Previous studies have typically investigated the capacity of wood vinegar either to enhance plant growth or to selectively inhibit a limited number of pests, with few reports focusing on simultaneous assessments of diverse agroecosystem organisms [12]. Additionally, prior research employed wood vinegar produced in laboratory settings or artisanal systems, leading to limited quantities and complicating the applicability to agricultural production systems due to the challenges in reproducing the results [6]. In this study, we opted for an industrial-grade wood vinegar obtained from biochar production using woody pruning waste as a feedstock. Initially, the wood vinegar underwent detailed chemical characterization through a combination of liquid chromatography (LC) and gas chromatography–mass spectrometry (GC-MS). Subsequently, we explored the efficacy of wood vinegar, applied as an aerosol, in olive orchards against Bactrocera oleae R. Furthermore, wood vinegar was tested on potted strawberry plants in a greenhouse and in open fields on strawberry plants infested with the nematode Meloidogyne incognita. Finally, the phytotoxic and biostimulant effects of wood vinegar were investigated in vitro on five plant species, namely, Eruca sativa L., Lactuca sativa L., Lens culinaris L., Lolium multiflorum L., and Solanum lycopersicum L. The specific hypotheses tested in this study were as follows:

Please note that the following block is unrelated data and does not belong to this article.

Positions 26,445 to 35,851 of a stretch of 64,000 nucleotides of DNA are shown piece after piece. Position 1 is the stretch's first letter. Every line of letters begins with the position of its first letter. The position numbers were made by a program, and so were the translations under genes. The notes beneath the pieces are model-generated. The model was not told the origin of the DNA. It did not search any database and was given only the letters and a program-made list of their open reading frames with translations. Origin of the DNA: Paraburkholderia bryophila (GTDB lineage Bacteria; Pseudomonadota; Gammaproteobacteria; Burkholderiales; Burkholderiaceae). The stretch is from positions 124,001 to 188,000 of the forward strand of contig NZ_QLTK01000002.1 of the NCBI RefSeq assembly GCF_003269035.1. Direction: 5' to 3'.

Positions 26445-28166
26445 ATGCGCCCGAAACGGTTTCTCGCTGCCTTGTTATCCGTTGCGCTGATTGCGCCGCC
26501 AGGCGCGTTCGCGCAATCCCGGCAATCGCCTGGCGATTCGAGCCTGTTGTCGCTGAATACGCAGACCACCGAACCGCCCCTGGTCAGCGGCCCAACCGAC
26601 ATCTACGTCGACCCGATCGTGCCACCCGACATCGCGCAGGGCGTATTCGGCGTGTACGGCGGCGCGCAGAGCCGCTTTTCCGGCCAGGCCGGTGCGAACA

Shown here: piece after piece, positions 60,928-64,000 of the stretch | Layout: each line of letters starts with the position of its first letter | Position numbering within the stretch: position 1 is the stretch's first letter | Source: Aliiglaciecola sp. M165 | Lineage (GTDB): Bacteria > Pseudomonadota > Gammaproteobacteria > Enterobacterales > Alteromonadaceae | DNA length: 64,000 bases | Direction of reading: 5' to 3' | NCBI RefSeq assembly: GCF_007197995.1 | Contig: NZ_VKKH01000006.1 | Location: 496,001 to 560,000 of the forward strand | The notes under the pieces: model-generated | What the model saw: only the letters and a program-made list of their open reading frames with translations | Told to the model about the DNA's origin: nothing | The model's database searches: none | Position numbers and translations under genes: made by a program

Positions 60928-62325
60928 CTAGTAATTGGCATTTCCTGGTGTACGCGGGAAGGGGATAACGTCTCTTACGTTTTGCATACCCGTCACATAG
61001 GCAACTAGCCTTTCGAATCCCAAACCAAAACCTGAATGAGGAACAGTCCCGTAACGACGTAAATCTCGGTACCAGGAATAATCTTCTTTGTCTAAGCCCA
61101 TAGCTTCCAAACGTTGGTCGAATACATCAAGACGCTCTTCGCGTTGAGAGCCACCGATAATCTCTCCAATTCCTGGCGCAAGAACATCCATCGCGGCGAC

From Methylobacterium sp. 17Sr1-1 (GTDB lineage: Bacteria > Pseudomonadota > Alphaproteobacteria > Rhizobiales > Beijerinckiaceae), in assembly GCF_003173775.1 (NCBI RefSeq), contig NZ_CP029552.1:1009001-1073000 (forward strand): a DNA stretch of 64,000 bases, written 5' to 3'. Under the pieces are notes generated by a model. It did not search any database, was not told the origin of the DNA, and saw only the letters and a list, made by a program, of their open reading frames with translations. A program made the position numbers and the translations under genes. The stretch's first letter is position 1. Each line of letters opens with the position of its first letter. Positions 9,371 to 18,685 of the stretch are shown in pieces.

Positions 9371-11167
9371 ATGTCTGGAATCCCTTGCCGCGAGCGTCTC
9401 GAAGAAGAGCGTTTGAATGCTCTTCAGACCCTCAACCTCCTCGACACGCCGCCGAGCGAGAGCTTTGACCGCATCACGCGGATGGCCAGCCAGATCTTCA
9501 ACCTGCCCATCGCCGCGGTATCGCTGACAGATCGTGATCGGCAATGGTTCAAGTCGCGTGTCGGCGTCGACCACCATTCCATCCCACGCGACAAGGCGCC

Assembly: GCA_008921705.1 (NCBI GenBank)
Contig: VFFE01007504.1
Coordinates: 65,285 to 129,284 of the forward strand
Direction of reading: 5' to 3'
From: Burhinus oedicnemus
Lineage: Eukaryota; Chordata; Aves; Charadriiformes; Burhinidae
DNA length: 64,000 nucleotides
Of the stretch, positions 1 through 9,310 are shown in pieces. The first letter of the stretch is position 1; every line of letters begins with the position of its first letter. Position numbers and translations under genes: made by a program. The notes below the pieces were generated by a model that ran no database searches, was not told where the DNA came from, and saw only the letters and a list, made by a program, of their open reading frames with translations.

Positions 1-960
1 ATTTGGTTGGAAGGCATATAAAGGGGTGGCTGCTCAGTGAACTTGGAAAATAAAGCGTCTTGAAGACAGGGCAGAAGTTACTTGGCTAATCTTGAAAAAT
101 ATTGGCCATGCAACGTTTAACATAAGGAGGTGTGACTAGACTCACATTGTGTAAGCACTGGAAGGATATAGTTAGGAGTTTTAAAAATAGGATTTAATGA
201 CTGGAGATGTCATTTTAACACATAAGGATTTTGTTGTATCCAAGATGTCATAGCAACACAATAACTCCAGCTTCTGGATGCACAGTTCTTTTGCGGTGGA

• Wood vinegar would exhibit acidity, with a chemical composition rich in biologically active compounds, including acetic acid, phenols, and cresol.
  • The application of wood vinegar would result in a reduction in the infestation levels of B. oleae within olive orchards.
  • Wood vinegar would exhibit concentration-dependent effects on crops, manifesting phytotoxicity at elevated concentrations and biostimulation when significantly diluted.

2. Materials and Methods

2.1. Wood Vinegar Production

The woody pruning residues, following collection in the orchards, were crushed into pieces no longer than 10 cm, and underwent a pyro-gasification process, reaching temperatures of 800 °C. The resulting biosyngases were cooled in order to condense a pyrolytic liquid, commonly referred to as wood vinegar (WV), which was collected and preserved in plastic containers.

2.2. Chemical and Metabolomic Analysis